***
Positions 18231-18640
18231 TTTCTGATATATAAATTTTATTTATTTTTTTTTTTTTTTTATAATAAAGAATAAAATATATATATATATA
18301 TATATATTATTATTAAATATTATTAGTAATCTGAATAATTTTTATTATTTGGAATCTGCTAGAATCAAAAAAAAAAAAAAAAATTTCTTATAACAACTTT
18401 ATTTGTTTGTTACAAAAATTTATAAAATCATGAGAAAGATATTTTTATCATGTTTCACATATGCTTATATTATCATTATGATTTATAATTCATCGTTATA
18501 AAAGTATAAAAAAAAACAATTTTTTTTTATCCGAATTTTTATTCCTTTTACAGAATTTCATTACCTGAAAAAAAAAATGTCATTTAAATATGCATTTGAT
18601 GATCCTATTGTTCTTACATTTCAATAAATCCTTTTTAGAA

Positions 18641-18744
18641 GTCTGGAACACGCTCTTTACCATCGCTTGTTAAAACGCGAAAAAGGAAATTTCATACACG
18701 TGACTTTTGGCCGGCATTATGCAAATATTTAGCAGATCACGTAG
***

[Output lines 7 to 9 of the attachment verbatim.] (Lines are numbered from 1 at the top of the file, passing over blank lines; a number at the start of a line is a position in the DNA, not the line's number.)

Positions 18641-18744
18641 GTCTGGAACACGCTCTTTACCATCGCTTGTTAAAACGCGAAAAAGGAAATTTCATACACG
18701 TGACTTTTGGCCGGCATTATGCAAATATTTAGCAGATCACGTAG